If you haven’t been blessed with birth ritual in the river, I suggest you heed to the advice not to swim in the river.
We managed to spot only a “brother” on our way back to the jetty to the starting point for Madu Trail. I somehow did not catch even a glimpse of the crocodile but the rest managed to sight the crocodiles. Have I not told you that sharp eyes and total attentiveness are needed for this activity?
There are few trekking routes such as Niah Cave, Madu Trail and Bukit Kasut. Due to time constraint and weather condition, we were advised to walk along the Madu Trail to Lobang Lelong Cave. Lobang Lelong Cave is one of the caves which practise sustainable swiflet management and conservation in Niah National Park. Bird nest collecting in Niah’s caves is one of the most spectacular attractions of Niah National Park. Besides the main cave complex in Niah National Park, travellers can experience bird nest collection in Lobang Lelong Cave, Lobang Perintah Cave and Lobang Iman Cave.
What are swiftlets?
Swiftlets are cavernicolous birds that roost and nest in caves or cave-like man-made structures. Swiftlets forage outside the cave but return to roost in the evening. All species of swiftlets use at least some salivary nest cement in building their nests. This nest cement is manufactured and secreted from a pair of sublingual salivary glands located underneath the tongue. The salivary secretion nest cement is edible and constitutes the main ingredient of the bird’s nest soup – an expensive oriental delicacy. At Niah, the most heavily exploited species is the Blacknest Swiftlets.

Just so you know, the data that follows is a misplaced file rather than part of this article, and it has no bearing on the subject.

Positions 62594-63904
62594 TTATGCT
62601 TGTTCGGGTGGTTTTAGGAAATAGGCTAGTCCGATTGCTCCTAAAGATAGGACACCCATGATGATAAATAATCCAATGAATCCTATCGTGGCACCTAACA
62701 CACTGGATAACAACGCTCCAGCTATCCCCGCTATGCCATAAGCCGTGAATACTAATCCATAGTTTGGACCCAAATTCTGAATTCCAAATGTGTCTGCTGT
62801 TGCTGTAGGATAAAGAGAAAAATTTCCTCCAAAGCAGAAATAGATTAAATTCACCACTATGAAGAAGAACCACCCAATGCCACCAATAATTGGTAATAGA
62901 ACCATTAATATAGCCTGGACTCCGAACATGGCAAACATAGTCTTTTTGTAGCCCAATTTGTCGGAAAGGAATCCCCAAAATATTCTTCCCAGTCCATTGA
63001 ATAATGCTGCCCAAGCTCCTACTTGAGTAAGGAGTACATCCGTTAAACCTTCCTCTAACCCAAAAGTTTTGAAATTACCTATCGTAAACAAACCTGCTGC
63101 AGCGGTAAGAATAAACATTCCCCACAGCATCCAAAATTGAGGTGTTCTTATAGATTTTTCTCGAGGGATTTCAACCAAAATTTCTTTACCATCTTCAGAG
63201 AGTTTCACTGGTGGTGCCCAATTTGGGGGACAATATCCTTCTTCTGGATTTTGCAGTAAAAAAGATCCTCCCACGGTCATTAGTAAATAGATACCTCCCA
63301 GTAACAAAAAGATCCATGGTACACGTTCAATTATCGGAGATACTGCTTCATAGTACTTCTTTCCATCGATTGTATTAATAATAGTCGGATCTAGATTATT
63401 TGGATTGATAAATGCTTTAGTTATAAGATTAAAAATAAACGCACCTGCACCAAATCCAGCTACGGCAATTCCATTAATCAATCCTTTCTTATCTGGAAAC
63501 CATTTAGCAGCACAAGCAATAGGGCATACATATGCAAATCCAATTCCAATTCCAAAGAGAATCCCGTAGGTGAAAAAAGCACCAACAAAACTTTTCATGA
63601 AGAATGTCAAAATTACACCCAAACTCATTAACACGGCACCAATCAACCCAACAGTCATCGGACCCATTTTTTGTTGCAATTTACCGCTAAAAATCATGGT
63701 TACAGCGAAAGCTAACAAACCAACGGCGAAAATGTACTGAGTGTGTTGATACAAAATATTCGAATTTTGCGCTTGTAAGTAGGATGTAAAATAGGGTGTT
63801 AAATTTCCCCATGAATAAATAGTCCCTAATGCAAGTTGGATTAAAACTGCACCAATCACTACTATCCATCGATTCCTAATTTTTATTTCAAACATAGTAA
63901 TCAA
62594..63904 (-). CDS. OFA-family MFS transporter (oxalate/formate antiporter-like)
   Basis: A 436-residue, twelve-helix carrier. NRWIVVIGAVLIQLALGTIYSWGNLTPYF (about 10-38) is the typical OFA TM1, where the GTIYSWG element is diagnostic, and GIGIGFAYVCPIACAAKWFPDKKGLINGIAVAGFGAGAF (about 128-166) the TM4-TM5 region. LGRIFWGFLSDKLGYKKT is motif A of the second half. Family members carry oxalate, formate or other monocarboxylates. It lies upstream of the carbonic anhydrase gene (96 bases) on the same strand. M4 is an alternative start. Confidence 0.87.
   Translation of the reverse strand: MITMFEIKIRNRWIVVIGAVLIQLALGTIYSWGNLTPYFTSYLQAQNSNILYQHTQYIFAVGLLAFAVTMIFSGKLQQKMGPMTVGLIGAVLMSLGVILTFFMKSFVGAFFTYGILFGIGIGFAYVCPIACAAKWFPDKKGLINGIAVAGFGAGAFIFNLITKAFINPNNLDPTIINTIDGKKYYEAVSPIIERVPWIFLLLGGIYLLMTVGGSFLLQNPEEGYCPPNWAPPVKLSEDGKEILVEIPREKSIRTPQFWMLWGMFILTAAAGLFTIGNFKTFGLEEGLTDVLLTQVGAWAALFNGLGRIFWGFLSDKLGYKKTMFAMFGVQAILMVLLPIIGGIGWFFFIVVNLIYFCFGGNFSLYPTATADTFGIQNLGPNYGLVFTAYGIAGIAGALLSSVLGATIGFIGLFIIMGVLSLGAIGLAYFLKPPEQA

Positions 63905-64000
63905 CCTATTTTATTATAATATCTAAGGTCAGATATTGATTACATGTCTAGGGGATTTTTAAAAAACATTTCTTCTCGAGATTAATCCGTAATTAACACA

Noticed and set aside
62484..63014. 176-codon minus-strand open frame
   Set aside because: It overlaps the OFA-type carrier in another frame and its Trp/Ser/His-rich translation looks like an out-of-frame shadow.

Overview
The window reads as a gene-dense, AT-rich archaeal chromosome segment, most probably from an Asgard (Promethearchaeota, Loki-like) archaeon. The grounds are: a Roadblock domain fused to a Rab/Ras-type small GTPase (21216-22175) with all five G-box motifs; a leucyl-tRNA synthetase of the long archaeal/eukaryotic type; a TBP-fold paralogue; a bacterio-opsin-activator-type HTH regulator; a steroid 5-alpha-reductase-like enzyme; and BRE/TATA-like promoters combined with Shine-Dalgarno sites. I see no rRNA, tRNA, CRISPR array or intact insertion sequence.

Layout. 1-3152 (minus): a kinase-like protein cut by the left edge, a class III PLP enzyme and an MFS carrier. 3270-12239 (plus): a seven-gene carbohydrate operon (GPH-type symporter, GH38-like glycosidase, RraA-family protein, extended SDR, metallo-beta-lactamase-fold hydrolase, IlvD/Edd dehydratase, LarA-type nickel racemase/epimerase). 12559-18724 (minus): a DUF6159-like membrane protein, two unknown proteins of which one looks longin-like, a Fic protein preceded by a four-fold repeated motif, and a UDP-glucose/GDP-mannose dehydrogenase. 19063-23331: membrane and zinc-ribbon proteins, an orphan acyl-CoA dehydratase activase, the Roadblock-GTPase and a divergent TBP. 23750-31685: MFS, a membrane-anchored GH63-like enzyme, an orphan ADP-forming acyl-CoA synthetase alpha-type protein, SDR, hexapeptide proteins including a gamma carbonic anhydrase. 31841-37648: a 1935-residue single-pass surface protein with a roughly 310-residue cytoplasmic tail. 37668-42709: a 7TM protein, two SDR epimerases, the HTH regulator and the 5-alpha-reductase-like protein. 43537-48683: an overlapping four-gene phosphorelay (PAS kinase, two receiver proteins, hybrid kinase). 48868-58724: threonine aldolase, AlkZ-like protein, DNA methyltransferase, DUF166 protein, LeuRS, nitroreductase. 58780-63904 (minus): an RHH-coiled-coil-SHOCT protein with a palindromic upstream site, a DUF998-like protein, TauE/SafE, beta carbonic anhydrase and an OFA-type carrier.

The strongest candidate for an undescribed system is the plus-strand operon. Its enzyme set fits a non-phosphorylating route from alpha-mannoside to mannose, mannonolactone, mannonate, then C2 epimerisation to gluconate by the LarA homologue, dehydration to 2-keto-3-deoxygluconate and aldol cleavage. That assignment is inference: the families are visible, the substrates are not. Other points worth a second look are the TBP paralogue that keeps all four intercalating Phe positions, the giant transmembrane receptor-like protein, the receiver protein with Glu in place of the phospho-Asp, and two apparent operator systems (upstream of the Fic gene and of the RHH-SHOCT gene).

The trek to Lubang Lelong was a mixed of wooden plank and earth floor.
The forest was teemed with happy songbirds, buzzing crickets and some plants endemic to Borneo. When we had our 5-minutes break at the hut built as resting area, I was shown the belian tree or the ironwood tree. If you own a belian tree, you will be an instant millionaire for sure. The journey to Lubang Lelong was scenic and revitalizing.
It was when we reached the junction to Bukit Kasut, we noticed the limestone cave high up in the sky.
The next thing I knew, we were at the beginning of steep staircase heading to Lubang Lelong Cave.
Thanks to a rare endemic plant by the name of Amorphaphalus, we were awed by its blooming flower that we spent awhile to admire it before climbing up the stairs to Lubang Lelong Cave.
Despite the mental block it caused me, I could not help but to admire the beauty of nature.
Once we reached the top, we were greeted by the pungent smell of guano. Although the bird nest caves are situated deep in the jungle, the access into the caves are limited to the public and guarded by the guards to prevent the bird nests from being stolen. In Niah National Park, a four months cave enclosure is imposed yearly between April to August to protect the nest during the breeding season. Since it was too dark inside the cave, I did not manage to get any good quality of Lubang Lelong Cave.
If you are interested to learn more about sustainable swiftlet management and conservation or decipher the sounds of the swiftlets, there are day trips to Lubang Perintah or Lubang Lelong.